The IBM PCjr (pronounced "PC junior") is a home computer that was produced and marketed by IBM from March 1984 to May 1985, intended as a lower-cost variant of the IBM PC with hardware capabilities better suited for video games, in order to compete more directly with other home computers such as the Apple II and Commodore 64.

It retains the IBM PC's 8088 CPU and BIOS interface, but provides enhanced graphics and sound, ROM cartridge slots, built-in joystick ports, and an infrared wireless keyboard. The PCjr supports expansion via "sidecar" modules, which are attached to the side of the unit.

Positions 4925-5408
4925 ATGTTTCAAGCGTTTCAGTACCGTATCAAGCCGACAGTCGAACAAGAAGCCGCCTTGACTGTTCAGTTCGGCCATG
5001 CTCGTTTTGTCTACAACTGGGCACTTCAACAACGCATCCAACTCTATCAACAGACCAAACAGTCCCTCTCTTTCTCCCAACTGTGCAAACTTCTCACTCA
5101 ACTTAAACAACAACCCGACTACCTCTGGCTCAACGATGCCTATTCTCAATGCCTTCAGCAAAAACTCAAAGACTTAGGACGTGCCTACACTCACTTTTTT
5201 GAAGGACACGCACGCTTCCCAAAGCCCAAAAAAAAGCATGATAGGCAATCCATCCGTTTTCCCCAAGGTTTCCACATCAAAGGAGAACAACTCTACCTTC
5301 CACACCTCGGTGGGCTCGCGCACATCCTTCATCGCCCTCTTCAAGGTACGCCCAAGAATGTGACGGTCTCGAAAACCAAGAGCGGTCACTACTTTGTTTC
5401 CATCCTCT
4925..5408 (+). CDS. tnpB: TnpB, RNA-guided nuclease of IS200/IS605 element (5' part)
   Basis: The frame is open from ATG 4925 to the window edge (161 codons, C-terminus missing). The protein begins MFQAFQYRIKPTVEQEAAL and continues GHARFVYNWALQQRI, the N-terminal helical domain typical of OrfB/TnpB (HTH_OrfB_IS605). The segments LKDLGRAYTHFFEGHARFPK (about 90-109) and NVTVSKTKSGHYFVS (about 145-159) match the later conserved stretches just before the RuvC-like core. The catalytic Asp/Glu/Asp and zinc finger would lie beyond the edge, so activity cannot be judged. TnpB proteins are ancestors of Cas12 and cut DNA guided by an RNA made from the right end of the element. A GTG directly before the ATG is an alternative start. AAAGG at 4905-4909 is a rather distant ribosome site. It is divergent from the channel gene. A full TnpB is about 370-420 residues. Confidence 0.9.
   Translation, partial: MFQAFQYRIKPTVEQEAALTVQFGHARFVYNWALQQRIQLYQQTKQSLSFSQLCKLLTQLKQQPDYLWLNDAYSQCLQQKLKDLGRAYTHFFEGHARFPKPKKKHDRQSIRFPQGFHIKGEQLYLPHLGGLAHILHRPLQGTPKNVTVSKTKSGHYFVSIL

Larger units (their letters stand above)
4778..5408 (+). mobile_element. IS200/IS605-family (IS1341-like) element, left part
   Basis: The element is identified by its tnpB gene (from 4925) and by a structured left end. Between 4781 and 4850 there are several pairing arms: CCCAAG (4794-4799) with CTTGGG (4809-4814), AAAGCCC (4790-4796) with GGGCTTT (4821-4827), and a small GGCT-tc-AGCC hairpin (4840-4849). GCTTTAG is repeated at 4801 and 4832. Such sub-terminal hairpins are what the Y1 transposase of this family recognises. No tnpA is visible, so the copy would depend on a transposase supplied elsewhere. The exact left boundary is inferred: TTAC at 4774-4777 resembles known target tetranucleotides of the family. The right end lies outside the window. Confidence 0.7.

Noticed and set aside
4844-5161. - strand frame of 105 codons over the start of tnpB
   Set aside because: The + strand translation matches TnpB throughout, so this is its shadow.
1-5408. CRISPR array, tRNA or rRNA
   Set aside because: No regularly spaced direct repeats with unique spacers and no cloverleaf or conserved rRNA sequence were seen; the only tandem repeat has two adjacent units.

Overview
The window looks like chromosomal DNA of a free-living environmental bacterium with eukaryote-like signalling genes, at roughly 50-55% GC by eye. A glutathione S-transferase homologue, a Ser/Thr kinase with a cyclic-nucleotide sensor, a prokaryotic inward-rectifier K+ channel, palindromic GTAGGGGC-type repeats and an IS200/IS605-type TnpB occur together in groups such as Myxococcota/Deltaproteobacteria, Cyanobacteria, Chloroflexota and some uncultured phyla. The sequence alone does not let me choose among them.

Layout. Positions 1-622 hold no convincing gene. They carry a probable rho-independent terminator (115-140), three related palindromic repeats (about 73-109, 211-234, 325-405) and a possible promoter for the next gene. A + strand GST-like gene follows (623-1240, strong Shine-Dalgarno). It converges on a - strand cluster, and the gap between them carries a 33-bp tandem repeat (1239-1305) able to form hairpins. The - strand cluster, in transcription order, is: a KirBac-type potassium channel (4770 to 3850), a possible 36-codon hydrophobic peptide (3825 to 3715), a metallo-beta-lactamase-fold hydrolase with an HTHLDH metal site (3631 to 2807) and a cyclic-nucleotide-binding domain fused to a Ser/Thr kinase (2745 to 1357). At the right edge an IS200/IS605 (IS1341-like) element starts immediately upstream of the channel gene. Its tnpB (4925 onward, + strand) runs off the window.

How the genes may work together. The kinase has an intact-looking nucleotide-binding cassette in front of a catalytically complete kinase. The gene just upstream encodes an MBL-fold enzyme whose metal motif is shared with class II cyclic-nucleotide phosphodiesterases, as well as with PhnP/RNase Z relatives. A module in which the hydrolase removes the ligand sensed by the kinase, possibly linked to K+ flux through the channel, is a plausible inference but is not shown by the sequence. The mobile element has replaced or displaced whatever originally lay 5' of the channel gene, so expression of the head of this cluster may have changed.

Despite widespread anticipation, the PCjr was ultimately unsuccessful in the market. It is only partially IBM compatible, limiting support for the IBM's vast software library, its chiclet keyboard was widely criticized for its poor quality, expandability is limited, and it was initially offered with a maximum of 128 kB of RAM, insufficient for many PC programs.